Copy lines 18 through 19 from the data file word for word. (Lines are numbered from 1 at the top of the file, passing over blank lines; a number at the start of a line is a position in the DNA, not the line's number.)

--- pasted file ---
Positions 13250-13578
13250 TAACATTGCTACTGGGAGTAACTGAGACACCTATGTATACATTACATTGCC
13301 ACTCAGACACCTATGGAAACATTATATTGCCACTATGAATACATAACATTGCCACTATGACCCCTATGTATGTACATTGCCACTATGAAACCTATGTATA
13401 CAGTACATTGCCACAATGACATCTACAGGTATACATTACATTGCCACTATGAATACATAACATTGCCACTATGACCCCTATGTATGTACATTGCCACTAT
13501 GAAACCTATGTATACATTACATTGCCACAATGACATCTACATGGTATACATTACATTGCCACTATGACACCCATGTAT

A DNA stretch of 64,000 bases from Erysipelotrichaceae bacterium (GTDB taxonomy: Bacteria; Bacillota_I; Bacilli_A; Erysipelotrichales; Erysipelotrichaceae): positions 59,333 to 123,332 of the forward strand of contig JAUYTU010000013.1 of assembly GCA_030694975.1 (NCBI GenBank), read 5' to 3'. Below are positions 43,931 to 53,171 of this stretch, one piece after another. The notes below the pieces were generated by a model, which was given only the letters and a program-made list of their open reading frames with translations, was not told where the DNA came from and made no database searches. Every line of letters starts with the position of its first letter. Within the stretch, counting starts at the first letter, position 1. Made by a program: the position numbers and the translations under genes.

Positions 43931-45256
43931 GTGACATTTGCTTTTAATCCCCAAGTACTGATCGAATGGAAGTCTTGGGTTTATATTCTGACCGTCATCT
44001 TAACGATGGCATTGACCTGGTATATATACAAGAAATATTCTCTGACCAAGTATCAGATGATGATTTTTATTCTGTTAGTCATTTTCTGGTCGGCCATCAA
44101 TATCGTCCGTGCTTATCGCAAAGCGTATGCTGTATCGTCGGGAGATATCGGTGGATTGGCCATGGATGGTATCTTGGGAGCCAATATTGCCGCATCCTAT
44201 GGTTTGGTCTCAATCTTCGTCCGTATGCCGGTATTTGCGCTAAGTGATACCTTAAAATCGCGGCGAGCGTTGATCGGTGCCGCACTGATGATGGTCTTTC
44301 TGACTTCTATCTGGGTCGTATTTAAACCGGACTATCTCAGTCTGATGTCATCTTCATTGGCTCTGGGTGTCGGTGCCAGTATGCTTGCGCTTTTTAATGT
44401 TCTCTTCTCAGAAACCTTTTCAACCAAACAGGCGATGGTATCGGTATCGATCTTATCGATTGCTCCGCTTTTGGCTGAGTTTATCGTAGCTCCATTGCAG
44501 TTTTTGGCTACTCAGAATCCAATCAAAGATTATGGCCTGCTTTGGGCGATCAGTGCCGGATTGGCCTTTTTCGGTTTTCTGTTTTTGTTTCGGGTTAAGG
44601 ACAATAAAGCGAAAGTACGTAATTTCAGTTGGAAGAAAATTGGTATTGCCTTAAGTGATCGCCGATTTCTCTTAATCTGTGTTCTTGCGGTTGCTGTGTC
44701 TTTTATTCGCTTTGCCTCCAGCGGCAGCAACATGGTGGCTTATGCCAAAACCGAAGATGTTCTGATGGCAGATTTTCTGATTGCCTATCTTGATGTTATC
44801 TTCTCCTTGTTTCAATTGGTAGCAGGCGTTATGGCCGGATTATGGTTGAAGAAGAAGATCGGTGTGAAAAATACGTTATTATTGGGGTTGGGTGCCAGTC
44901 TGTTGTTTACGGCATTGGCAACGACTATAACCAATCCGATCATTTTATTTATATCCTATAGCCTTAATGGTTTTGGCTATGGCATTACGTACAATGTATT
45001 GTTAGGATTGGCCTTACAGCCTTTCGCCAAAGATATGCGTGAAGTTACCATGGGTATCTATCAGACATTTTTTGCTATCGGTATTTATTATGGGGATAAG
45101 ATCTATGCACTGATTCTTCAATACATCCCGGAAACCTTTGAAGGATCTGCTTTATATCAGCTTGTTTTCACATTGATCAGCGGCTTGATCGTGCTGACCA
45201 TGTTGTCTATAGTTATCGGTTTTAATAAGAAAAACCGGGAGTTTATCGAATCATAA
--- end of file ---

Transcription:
44901 TGTTGTTTACGGCATTGGCAACGACTATAACCAATCCGATCATTTTATTTATATCCTATAGCCTTAATGGTTTTGGCTATGGCATTACGTACAATGTATT
45001 GTTAGGATTGGCCTTACAGCCTTTCGCCAAAGATATGCGTGAAGTTACCATGGGTATCTATCAGACATTTTTTGCTATCGGTATTTATTATGGGGATAAG